COMMACK, N.Y. (CBSNewYork) – One of the last historic big homesteads in Commack, Long Island may vanish.
CBS2’s Jenna DeAngelis reports on the big fight underway about what to do with it.READ MORE: Amid COVID Setbacks And Mask Mandates, Some Feeling Sense Of Deja Vu
Buried in the heart of Commack is Marion Carll Farm.
“It’s an 1860 time capsule of a family that was on this land since 1701. The archeological and historical value is through the roof,” said Cynthia Clark, co-director of Marion Carll Farm Preserve Inc.
Behind a gate is a farmhouse, a horse and carriage barn – nearly 10 acres. It’s on the National Register of Historic Places, which describes it as a “symbol of the important agricultural development of central Long Island.”
“My grandmother was friends with Marion Carll. This is the last piece of Commack history,” Clark told CBS2’s Jenna DeAngelis.
The property was willed to the Commack School District with several stipulations, including maintaining the buildings as historical museums. That is not being done.
“There are gaping holes in the roof, there is still water pouring in through the roof,” Clark said.
A glimpse inside shows pictures of a family, clothing, medicine, furniture and history, frozen in time.
“This is beyond a nightmare. It is redeemable but work has to start very quickly …
Cynthia Clark is with the non-profit Marion Carll Farm Preserve, which wanted to restore the place as a working organic farm using profits, grants and donations. Instead the Commack School District approved a proposal to lease about six acres of the property along Commack Road there to Long Island University for a veterinary school.READ MORE: Deadline Arrives To Apply For 9/11 Victim Compensation Fund
The lease money will be put towards shoring up just the farm house but some locals question if this is enough.
“Absolutely not. The school district has negotiated right now somewhere in the range of 1,250 a month worth of rent,” Michael Hoddinott said.
“$1,250 isn’t going to do anything to save that house and without the house there simply is no farm.”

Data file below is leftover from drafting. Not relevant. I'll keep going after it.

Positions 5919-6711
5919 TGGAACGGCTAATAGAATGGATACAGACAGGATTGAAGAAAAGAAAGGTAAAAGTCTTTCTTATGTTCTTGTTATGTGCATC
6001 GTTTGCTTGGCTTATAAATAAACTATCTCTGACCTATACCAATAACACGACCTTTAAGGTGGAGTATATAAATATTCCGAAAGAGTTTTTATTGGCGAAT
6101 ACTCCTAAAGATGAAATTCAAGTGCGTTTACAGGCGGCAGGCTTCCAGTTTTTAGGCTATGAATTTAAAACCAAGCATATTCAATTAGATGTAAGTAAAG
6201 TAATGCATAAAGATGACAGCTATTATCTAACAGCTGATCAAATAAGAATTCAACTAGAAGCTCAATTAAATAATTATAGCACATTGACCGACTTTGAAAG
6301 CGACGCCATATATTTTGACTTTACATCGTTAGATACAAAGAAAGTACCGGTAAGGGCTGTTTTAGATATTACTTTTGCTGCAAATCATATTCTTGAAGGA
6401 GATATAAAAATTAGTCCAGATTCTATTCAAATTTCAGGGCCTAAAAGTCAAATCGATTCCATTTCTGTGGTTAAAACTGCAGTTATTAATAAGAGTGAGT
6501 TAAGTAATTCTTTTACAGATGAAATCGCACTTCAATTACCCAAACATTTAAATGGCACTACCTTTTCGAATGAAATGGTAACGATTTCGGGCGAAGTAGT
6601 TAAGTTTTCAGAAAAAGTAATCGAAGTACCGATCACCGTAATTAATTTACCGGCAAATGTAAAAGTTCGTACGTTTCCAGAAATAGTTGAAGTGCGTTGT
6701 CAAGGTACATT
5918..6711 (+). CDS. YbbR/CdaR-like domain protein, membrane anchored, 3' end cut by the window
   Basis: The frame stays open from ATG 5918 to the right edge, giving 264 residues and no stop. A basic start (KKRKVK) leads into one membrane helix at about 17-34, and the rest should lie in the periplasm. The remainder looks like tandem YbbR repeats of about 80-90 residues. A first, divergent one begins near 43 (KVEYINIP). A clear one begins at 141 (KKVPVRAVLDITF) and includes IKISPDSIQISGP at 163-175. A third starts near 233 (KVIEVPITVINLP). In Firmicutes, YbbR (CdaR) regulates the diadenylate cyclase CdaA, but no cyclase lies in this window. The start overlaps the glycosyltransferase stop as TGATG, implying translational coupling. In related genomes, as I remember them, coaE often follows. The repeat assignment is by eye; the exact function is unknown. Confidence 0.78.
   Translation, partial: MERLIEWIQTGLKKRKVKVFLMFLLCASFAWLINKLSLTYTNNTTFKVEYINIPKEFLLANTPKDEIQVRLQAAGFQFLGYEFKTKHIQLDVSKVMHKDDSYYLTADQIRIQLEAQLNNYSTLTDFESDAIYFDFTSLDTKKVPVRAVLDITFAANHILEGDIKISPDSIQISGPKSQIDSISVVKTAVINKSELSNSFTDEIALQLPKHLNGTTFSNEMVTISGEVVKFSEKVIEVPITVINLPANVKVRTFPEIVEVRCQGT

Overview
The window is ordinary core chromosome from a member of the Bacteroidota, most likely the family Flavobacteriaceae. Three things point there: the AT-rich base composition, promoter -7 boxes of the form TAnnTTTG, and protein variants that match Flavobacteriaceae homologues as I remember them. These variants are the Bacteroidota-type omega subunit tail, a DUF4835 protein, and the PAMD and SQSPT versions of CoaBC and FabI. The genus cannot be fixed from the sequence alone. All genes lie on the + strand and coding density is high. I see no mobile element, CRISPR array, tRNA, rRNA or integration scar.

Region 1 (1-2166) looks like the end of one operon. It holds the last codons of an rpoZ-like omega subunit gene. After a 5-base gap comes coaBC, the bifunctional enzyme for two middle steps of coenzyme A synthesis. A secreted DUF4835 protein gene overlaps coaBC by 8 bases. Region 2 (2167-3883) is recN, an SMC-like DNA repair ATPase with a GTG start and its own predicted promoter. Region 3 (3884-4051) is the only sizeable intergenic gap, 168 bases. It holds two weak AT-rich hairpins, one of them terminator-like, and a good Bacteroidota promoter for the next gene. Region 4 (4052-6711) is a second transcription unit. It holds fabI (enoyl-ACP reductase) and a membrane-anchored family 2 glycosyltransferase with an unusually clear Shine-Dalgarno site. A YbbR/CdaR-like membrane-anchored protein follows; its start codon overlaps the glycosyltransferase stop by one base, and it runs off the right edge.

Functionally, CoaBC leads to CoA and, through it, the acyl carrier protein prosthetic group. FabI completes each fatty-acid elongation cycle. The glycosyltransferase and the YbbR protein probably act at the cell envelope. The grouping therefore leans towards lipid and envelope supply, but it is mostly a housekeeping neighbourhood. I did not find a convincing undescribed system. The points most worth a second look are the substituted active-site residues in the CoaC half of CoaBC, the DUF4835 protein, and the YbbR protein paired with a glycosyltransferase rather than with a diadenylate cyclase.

The district agrees it’s only a start.
“One thing you have to remember is the school districts primary purpose is educating children so to divert funds from that to maintain a historical property is a difficult proposition,” Jarrett Behar of the Commack BOE said.
Clean up on the grounds started, but for now the state has put a stop work order in effect until proper documents are in place however, the district says it is meeting the terms and spirit of the Carll will.
The superintendent says LIU’s vet program will include field trips and opportunities for Commack students to learn.
“LIU responded to an RFP from the Commack School District to restore the Marion Carll Farm and our proposal was unanimously selected. Working with the Commack School District and New York State Department of Education, we will invest in the property, relieve a burden on Commack taxpayers through lease payments, and develop innovative programs which will benefit the region. As we are currently in the accreditation process, we cannot provide more detail, but look forward to doing so as this effort advances,” Long Island University said in a statement.
“Make no mistake, though we are still in the process of gaining all the necessary State approvals, I, the Commack School District, and the people of Commack have made a commitment to using the property as Marion Carll intended in her will. Further, funds from the lease, as well as other savings associated with LIU’s support of the Property, will allow us to stabilize the existing house and barn and properly catalog and preserve the contents of those buildings. It is flatly disingenuous to indicate that the District does not have the will or the wherewithal to engage in the plans set forth above in a way that will benefit the students and residents of this community while simultaneously living up to the spirit of Mrs. Carll’s, Commack’s first teacher, Last Will and Testament. We very much look forward to the coming years and the benefits and history we can share with our students and community,” said school district superintendent Dr. Donald James.MORE NEWS: Police Seek Burglary Suspect Who Poses As A Repairman
For more information about the proposal, click here.